United States District Court, E.D. Wisconsin
ORDER DENYING PLAINTIFFS'S MOTION FOR ENTRY OF
DEFAULT (DKT. NO. 10), GRANTING DEFENDANT'S MOTION TO
DISMISS (DKT. NO. 6) AND DISMISSING CASE
PAMELA PEPPER UNITED STATES DISTRICT JUDGE.
February 23, 2017, the plaintiffs filed this case against
Judge James Robart of the United States District Court for
the Western District of Washington, after Judge Robart
temporarily enjoined and restrained the nationwide
enforcement of sections of Executive Order 13769 (First
Executive Order) entitled “Protecting the Nation from
Foreign Terrorist Entry in the United States.” Dkt Nos.
1, 7-3. The plaintiffs assert that Judge Robart's ruling
“disparaged” their “individual rights
protected by the Ninth Amendment to the U.S.
Constitution.” Dkt. No. 1 at 2. They seek injunctive
relief “commanding defendant to rescind the nationwide
temporary restraining order of President Trump's
executive order.” Dkt. No. 1 at 4. After the defendant
filed a motion to dismiss the case, dkt. no. 6, the
plaintiffs filed a motion for entry of default, dkt. no. 10.
Because the court cannot grant the relief requested, it will
dismiss the case.
days after President Trump signed the First Executive Order,
the State of Washington filed a complaint for declaratory and
injunctive relief in the Western District of Washington,
challenging the order as unconstitutional. State of
Washington v. Trump, No. 17-cv-141 (W.D. Wash.), Dkt.
No. 1. The State of Minnesota joined as a plaintiff, and both
states moved to temporarily enjoin the enforcement of the
First Executive Order. Id. at Dkt. No. 18. On
February 3, 2017, Judge Robart granted the states' motion
“on a nationwide basis, ” temporarily enjoining
sections 3(c) and 5(a)-(c), and section 5(e) to the extent it
“purports to prioritize refugee claims of certain
religious minorities” and prohibited the government
from “proceeding with any action that prioritizes the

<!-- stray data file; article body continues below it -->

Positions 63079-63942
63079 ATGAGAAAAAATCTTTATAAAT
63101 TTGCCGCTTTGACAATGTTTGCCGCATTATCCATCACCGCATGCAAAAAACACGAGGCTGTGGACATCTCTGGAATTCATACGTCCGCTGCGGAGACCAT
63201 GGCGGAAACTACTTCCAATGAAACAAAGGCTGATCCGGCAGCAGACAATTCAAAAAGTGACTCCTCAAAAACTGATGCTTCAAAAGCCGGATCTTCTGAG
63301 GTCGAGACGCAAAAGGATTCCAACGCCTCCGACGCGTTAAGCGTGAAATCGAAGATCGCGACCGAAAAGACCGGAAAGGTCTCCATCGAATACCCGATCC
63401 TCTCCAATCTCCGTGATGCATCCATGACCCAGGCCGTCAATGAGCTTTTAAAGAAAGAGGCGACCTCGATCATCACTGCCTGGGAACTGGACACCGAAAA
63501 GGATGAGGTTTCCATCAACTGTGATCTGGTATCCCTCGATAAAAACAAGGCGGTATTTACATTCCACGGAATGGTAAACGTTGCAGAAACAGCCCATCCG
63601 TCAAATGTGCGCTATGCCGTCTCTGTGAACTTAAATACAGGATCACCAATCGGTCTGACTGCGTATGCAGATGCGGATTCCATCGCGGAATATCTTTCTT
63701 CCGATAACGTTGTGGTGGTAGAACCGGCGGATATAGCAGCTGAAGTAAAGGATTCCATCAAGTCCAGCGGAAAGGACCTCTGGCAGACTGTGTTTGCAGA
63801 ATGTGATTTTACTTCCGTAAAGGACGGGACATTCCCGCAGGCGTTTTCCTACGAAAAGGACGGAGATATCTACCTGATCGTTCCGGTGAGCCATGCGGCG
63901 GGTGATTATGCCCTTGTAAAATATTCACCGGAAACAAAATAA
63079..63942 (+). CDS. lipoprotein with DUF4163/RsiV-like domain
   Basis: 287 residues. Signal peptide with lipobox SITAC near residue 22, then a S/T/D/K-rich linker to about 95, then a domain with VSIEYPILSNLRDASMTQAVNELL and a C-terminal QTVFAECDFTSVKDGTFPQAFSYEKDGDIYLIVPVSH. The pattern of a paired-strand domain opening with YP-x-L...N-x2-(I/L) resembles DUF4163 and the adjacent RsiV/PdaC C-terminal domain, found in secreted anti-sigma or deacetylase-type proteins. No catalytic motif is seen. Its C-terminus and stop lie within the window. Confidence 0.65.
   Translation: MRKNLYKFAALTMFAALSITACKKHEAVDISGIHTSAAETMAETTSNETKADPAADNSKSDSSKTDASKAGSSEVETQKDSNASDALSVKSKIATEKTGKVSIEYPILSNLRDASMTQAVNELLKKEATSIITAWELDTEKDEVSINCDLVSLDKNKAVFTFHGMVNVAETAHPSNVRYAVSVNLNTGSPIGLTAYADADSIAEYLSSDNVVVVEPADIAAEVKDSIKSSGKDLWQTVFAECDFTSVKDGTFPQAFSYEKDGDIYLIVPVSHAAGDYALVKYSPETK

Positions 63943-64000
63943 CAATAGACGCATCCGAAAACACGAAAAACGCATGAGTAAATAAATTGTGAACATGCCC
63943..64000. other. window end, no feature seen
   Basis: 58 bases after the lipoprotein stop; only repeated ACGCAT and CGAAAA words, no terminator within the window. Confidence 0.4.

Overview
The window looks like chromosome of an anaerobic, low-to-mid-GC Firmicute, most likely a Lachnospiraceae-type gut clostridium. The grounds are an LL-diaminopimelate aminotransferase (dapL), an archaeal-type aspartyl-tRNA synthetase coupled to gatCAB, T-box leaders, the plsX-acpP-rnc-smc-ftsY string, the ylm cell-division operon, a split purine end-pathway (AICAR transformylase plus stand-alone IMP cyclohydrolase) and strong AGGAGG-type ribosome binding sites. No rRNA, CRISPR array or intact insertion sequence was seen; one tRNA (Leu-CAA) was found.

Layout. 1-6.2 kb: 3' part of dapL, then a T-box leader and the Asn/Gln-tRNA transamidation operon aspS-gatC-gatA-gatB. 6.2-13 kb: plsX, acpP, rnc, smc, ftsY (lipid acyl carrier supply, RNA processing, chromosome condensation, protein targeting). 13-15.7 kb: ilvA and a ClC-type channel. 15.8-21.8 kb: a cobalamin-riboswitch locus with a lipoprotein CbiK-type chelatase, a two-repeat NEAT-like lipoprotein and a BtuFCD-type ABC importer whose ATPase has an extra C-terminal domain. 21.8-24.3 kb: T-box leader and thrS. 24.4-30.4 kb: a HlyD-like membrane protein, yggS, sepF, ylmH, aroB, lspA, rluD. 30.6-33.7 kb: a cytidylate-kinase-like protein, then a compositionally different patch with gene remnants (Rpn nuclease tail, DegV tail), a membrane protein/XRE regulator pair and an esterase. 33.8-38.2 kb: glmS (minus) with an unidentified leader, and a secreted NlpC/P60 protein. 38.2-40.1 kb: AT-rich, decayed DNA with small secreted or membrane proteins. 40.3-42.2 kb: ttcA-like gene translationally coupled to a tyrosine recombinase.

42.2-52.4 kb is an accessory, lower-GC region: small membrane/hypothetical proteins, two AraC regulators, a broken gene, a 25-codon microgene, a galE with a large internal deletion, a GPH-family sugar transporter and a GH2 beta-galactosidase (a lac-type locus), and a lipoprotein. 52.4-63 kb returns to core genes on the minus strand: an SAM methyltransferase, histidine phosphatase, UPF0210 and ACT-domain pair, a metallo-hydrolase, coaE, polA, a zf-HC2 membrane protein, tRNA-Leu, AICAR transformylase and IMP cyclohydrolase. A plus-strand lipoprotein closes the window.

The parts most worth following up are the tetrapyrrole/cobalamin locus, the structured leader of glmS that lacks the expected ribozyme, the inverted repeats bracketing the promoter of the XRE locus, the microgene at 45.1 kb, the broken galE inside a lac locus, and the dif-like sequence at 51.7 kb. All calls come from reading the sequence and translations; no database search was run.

refugee claims of certain religious minorities.”
Id. at Dkt. No. 52.
defendants appealed Judge Robart's temporary restraining
order to the Ninth Circuit, and a three-judge panel issued a
unanimous decision denying the motion for stay pending
appeal. See State of Washington v. Trump, 847 F.3d
1151 (9th Cir. 2017). Meanwhile, on March 6, 2017, President
Trump signed Executive Order 13780 (Second Executive Order),
titled “Protecting the Nation from Foreign Terrorist
Entry into the United States, ” which revoked the First
Executive Order. Dkt. No. 7-4.
March 13, 2017, the State of Washington filed a motion to
amend in order to address the Second Executive Order, as well
as an emergency motion to enforce the preliminary injunction.
State of Washington, No. 17-cv-141 (W.D. Wash.),
Dkt. Nos. 118, 119. Two days later, a district judge in
Hawaii entered a nationwide temporary restraining order
regarding the Second Executive Order in Hawai'i v.
Trump, 241 F.Supp.3d 1119 (D. Haw. 2017), Dkt. No. 7-6.
A district judge from Maryland similarly enjoined Section
2(c) of the Second Executive Order in Int'l Refugee
Assistance Project v. Trump, 241 F.Supp.3d 539 (D. Md.
2017), aff'd in part and vacated in part, 857
F.3d 554 (4th Cir. 2017), as amended (May 31, 2017),
as amended (June 15, 2017), cert. granted,
137 S.Ct. 2080 (2017), and vacated and remanded, 138
S.Ct. 353 (2017). Because of these two decisions, Judge
Robart entered a March 17, 2017 order staying his
determination of the plaintiff's motion for a temporary
restraining order “so long as the nationwide TRO or
preliminary injunction of identical scope remains in place in
Hawai'i v. Trump.” State of
Washington, No. 17-cv-141 (W.D. Wash.), Dkt. No. 164 at
provisions of the Second Executive Order since have expired
on their own terms; consequently, the United States Supreme
Court vacated the judgments in the lower courts with
instructions to dismiss as moot the challenges to the Second
Executive Order. Trump v. Hawai'i, 138 S.Ct. 377
(2017); Int'l Assistance Project v. Trump, 138
September 27, 2017, President Trump signed a Presidential
Proclamation entitled “Enhancing Vetting Capabilities
and Processes for Detecting Attempted Entry into the United
States by Terrorists or Other Public-Safety Threats, ”
82 Fed. Reg. 45, 161. State of Washington, No.
17-cv-141 (W.D. Wash.), Dkt. No. 209 at 1. The State of
Washington filed a third amended complaint in the Western
District of Washington regarding the Proclamation, and a